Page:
This Week At Angama #62

12 April 2019 | This Week at Angama |

Reading Time: 8 MINUTES

This week, Regional Director Tyler Davis and fellow birdnerd Stratton Hatfield, joined by aspiring birder Guide Robert, spent an entire day trying to find as many bird species as possible for their annual “Big Day”

Mid-march through April in the Maasai Mara is peak migration season . . . for birds, that is. Thus, it is always about this time of year that my birding buddy, Stratton, and I decide to undertake what is known in the birding community as a “big day” – trying to see as many species of birds as possible within a 24-hour window. We were joined by one of Angama’s guides, Robert, who is the newest member of the guiding team and eager to become a birding fundi. In past years, our self-set range limit has been the entire Greater Mara; that is, the whole National Reserve and all the conservancies. This year, we decreased our range limit to focus solely on the Mara Triangle plus Angama. Starting at 4am and ending at 11pm, we ended with 242 species, some of which we were captured below. Hope you like birds!

Eurasian Nightjar

Big days always start in the wee hours of the morning, as nocturnal species such as nightjars and owls are crucial to the final tally. This gorgeously cryptic Eurasian Nightjar decided to make a stopover at the Angama Airfield on its way north – a good find for us and worth the early wake-up! [f 6.3, 1/60, ISO 3200]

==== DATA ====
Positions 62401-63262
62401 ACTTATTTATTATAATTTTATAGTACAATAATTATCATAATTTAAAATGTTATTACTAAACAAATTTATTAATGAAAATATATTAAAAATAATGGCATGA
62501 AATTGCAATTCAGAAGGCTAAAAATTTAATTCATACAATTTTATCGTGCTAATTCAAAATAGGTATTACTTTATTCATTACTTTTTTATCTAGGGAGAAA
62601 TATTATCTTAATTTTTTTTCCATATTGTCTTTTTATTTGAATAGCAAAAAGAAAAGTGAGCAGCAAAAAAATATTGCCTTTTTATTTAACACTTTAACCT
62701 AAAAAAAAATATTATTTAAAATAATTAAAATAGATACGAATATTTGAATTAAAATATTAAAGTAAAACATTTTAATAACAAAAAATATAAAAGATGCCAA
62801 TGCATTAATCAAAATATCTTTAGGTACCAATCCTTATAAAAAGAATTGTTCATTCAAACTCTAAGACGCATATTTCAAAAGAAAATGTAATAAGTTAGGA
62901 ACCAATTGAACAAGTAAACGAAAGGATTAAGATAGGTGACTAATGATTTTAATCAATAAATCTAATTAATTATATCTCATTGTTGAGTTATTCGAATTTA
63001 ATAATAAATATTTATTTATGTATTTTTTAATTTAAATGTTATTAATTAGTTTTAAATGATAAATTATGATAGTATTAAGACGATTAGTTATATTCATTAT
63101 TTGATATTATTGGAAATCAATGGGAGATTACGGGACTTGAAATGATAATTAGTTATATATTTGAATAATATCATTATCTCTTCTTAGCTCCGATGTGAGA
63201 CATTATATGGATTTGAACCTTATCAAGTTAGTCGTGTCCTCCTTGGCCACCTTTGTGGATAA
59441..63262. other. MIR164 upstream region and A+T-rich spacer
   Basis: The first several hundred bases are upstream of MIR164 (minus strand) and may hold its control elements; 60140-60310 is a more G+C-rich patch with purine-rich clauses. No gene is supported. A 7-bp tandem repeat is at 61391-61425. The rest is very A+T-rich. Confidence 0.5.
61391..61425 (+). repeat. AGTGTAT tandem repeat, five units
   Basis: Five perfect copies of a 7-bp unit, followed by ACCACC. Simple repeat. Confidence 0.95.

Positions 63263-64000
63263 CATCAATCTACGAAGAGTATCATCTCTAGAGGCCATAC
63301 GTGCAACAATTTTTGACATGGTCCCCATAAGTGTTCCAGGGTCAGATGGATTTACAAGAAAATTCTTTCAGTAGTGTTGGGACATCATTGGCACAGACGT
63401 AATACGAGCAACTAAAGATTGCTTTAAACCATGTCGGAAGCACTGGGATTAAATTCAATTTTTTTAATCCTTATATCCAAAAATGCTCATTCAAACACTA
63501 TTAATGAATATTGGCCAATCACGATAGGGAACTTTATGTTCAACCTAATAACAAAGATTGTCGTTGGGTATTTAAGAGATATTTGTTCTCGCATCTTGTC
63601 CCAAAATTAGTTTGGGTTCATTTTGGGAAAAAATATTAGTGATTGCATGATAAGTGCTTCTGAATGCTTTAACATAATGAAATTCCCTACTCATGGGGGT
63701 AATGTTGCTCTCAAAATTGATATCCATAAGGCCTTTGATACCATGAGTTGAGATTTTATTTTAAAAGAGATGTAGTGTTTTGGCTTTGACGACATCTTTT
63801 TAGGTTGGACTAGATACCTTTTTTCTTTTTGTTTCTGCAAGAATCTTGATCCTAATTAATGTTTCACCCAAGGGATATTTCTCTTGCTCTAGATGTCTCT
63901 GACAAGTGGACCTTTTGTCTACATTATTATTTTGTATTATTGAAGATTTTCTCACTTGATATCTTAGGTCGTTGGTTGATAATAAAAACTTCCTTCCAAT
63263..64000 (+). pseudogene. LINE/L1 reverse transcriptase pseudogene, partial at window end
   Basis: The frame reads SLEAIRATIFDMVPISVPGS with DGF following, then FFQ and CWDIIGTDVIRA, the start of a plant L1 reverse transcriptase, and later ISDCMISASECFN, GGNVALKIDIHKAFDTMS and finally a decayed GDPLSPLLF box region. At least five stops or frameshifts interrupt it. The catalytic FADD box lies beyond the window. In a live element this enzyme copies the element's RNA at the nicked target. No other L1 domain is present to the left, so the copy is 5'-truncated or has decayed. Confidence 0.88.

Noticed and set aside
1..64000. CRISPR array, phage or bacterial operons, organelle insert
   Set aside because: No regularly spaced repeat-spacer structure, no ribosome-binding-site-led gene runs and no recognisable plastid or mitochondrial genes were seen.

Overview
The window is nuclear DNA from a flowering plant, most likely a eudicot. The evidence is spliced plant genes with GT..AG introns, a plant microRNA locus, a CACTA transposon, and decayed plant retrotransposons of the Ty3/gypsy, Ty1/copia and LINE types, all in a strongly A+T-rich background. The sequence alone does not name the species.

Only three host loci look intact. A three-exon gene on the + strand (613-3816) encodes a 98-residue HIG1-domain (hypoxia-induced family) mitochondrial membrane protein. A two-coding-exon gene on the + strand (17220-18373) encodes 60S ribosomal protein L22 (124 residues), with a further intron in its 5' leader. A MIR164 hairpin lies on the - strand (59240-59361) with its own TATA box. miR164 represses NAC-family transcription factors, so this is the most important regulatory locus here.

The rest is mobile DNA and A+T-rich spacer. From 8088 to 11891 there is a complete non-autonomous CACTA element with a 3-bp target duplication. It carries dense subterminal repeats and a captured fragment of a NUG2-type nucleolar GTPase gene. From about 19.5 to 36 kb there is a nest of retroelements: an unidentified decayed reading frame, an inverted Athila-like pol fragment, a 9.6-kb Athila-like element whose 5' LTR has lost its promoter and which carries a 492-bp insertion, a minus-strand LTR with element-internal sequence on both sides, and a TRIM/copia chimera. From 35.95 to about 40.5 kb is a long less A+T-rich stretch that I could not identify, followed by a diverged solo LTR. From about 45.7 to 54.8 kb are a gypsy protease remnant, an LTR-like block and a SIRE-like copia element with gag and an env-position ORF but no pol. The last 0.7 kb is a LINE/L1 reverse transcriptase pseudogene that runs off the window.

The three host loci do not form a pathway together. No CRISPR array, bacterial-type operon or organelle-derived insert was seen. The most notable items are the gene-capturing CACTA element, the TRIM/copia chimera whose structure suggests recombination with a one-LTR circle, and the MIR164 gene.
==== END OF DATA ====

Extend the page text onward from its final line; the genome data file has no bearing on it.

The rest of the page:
Spotted Flycatcher

[f/5.6, 1/8000, ISO 1600]

Common Cuckoo

[f/5.6, 1/6400, ISO 400]

Red-backed Shrike

Migrants play a big role in a big day’s final tally. Here are three that we caught on their northward journey to their Eurasian breeding grounds: Spotted Flycatcher, Common Cuckoo, and Red-backed Shrike. To date, this year was the best for migrant songbirds (regrettably, migrant raptors let us down).  [f/5.6, 1/4000, ISO 400]

Barred Warbler

Here’s another migrant songbird, on its first migration northward: a juvenile Barred Warbler. Visually not terribly exciting, but this is a record shot of a species not often found in the Mara. It was a first for all of us. [f/5.6, 1/2500, ISO 400]

African Dusky Flycatcher

One of the smallest species we encountered during our big day, this resident African Dusky Flycatcher makes up for its diminutive size and brown drabness with a big personality, chattering constantly as it actively sallies for insects. [f 5.6, 1/640, ISO 400]


While it doesn’t count towards our final bird tally, this beautiful dragonfly briefly caught my attention nonetheless. [f/5.6, 1/800, ISO 400]

Tullberg's Woodpecker

[f/5.6, 1/250, ISO 400]

Tullberg's Woodpecker B&W

This gorgeous Tullberg’s (aka Fine-banded) Woodpecker is a specialty bird at Angama, as we are at the very edge of its range and one of the few places in the Mara where it can be found. I didn’t spend much of my time focusing on photography during the big day, but the second image, which I converted to black and white, turned out nice with the tip of the woodpecker’s beak backlit. [f/5.6, 1/250, ISO 400]

Red-throated Tit

[f 5.6, 1/2500, ISO 400]

Purple Grenadier

[f/5.6, 1/2000, ISO 400]

Augur Buzzard